Our cricket correspondent says the selection of the Middlesex fast bowler could propel the hosts to an unlikely series victory over India who are badly missing Ishant Sharma...
"When the pundits and commentators talk about Anderson and Broad as England’s only two world class bowlers, Finn’s supporters are smarting"
England's thumping victory against India at Southampton was proof that a week is a long time in cricket. But not as long as eight months. Just ask Steve Finn.
It was January when Finn faced the prospect of his career hitting the skids. Once heralded as one of the finest young fast bowlers in the world, a harrowing Ashes tour had left him bowling from a standing start. And he didn't even play in a Test series which will go down the annals as one of England's worst.
All rhythm had been lost and confidence had been sapped by the endless meaningless deliveries sent down as a net bowler. Soon the ultimate ignominy followed. He wasn't even considered good enough for practice. He was sent home.
Happily his resurgence as a force - 44 wickets in Division One - has coincided with an upturn in England's fortunes and although we would advise caution of the latter's longevity, Finn might just be able to propel Alastair Cook's team to an unlikely series victory.
Is that asking too much too soon? Nope. Finn is England's classiest fast bowler and has been for some time. Well, apart from when he appeared to be suffering a mild case of the yips.
His approach to the crease is quick and powerful, generating the momentum to get through the action smoothly. This is when it gets uneasy on the eye for the batsmen. Finn, at 6ft 7in, is capable of steepling bounce and just enough seam movement to unsettle.
If he looks good on grass, he looks good on paper, too. He was the youngest Englishman to 50 Test wickets and with 23 Tests and 90 wickets behind him he has a superior average at 29.40 to James Anderson (29.73) and Stuart Broad (30.66)
It is perhaps unfair to compare him to Anderson as they are two vastly different bowlers. But when the pundits and commentators talk about Anderson and Broad as England's only two world class bowlers, Finn's supporters are smarting.
In the last 10 years only Simon Jones has a superior strike rate to Finn in the list of English fast bowlers. Finn takes a wicket every 48.3 balls. Consider that Steve Harmison, who he has been compared to, took one every 63.2 and it is negligent to forget Finn's talent.
He is actually that not a dissimilar bowler to Broad. But perhaps much better. After Broad's first 22 Tests he had 64 wickets costing just shy of 36 each with a strike rate of 65.4. Clearly, Finn needs to hire Broad's PR manager.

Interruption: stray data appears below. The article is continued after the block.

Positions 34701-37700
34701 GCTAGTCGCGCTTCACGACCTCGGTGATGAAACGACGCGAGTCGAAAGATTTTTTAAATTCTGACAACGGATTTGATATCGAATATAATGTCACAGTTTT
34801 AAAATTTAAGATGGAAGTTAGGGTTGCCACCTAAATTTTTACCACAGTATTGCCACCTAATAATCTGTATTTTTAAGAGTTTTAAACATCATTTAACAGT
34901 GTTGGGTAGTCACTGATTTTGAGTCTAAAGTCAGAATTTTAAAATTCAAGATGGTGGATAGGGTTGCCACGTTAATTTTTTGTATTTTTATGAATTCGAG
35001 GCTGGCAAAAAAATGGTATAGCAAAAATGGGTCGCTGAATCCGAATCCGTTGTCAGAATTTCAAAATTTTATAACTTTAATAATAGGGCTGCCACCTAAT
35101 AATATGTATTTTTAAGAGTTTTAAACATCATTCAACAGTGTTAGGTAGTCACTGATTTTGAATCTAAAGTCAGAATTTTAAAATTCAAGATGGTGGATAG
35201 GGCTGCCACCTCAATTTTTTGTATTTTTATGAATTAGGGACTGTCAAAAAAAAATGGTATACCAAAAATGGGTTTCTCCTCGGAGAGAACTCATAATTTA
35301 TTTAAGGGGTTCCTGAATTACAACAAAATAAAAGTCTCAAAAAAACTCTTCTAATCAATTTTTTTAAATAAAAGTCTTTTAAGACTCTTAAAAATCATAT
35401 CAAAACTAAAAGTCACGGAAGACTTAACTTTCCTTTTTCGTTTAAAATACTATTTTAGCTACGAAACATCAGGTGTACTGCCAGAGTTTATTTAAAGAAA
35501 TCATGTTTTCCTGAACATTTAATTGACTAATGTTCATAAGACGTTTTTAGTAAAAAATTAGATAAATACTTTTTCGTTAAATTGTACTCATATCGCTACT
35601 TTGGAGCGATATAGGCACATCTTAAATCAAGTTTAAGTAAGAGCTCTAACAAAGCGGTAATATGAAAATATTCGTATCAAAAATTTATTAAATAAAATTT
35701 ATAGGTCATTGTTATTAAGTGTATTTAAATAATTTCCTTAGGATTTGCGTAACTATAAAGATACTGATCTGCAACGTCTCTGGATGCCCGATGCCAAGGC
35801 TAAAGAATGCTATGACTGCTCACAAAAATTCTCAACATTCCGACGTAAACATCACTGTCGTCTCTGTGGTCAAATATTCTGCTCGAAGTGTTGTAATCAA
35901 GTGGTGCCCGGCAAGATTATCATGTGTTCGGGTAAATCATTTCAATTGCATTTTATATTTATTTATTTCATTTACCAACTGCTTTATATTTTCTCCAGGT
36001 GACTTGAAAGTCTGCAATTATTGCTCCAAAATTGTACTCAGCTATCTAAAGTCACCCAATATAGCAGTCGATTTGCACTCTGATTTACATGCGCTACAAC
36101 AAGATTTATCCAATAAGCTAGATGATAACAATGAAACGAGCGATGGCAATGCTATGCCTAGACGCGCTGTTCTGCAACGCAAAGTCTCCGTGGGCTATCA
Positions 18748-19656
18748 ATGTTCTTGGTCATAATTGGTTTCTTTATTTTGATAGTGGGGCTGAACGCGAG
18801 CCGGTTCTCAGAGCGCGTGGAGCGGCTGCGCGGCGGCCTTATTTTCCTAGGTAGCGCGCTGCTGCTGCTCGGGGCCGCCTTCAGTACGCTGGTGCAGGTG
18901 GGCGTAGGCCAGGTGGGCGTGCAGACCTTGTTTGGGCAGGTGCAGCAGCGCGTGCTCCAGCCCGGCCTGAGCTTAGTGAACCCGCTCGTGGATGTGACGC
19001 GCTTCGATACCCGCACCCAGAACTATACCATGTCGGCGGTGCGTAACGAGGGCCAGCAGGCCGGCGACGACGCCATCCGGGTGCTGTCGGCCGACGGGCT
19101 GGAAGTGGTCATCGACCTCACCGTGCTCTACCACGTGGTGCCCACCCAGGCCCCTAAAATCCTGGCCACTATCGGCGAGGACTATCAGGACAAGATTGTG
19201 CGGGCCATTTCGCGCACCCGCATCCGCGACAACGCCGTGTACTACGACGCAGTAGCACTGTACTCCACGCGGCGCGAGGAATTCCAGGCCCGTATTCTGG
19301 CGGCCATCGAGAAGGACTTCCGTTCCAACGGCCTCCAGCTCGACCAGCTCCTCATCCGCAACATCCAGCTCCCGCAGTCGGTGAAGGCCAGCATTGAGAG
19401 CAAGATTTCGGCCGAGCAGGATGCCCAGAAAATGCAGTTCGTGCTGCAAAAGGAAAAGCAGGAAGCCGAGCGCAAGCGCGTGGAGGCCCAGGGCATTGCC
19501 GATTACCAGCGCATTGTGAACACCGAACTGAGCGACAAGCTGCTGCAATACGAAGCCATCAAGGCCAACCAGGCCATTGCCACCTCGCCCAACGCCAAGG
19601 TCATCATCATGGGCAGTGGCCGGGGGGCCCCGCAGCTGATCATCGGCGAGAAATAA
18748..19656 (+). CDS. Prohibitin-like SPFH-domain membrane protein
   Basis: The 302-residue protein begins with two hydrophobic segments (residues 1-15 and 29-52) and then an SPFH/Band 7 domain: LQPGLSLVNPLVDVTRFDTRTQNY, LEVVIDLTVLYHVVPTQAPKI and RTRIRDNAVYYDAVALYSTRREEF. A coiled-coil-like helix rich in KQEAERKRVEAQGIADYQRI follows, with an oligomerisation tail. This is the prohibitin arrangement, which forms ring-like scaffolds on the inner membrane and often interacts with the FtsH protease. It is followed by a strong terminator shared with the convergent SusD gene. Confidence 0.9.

If Finn is picked for Thursday's fourth Test at Old Trafford it gives England a dangerous-looking attack on a wicket which could expose India's frailties.
In the last 10 years the surface in Manchester has been quick and rewarded bowlers who can bang it in. It played perfectly to their strengths when they could call on players like Harmison, Flintoff, Broad and Finn himself. He wrecked Bangladesh there in 2010.
England have a formidable record at Old Trafford. They have won five of their last seven, drawing the other two. One of those victories came against a Pakistan side who could not cope with the fast and bouncy nature of the wicket.
Before the match in 2006, Pakistan prepared in the nets by bouncing throwdowns of a concrete slab to try to replicate the test that waited them. It didn't work. They were beaten by an innings and 120 runs.
The point of that anecdote is to highlight the possibility that India's batsmen could find it as difficult. Fast and bouncy wickets are not the norm in Pakistan. Nor are they in India so when they come up against one it is important to be aware of the potential for carnage.
They were beaten by 10 wickets on a quick strip in Durban last year, in 2012 they could not cope in Perth and Sydney while on their last visit to The Oval in 2011 they were also thumped, although on those last three occasions morale was at a low ebb.
England's timing, and Finn's, could be spot on. Cook's men would have taken great confidence from the victory at the Ageas Bowl. It was a game where everything seemed to go right. Even Cook's captaincy wasn't too shabby.
There could well be a surge on the home side to take a 2-1 lead with patriotic punting taking hold. England are 2.6613/8, India 5.709/2 and the draw is 2.206/5.
Finn's selection is, oddly for an England set-up which drops some clangers, bang on time. Just when they appeared to be too reliant on Anderson, they have added much-needed ballast. Anderson, despite feeling at home, has a poor record at Old Trafford, averaging almost 36.
India's timing is off and concern is growing in the camp. There is a feeling that if they can just get out of Manchester without defeat, they might be capable of turning the screw at The Oval. It could be a disastrous mindset.
Whereas England do have the bowlers who can exploit Old Trafford, India's is injured. Ishant Sharma may be a big miss for the tourists. Without the bounce he can generate an attack comprising Bhuv Kumar (who also has an ankle niggle), Mohammad Shami and Pankaj Singh does not look fit for purpose.
India could bring in Varun Aaron to give England's batsmen the hurry up. He is capable of bowling at an average of 88mph and has been clocked as high as 93mph.
Using him as a shock, rather than stock, bowler would be smart and Duncan Fletcher, the India coach, has used the tactic in the past notably with Jones. However, Aaron is a skiddy-type bowler and does not possess the height to deliver throat balls.
Sharma, therefore, just as we suggested before a ball had been bowled, could be crucial to the outcome of the series - England are now 2.0811/10.
Taking his place as MVP could be Finn. Suddenly England look backable again. It's taken 10 Tests. That's a long time, too.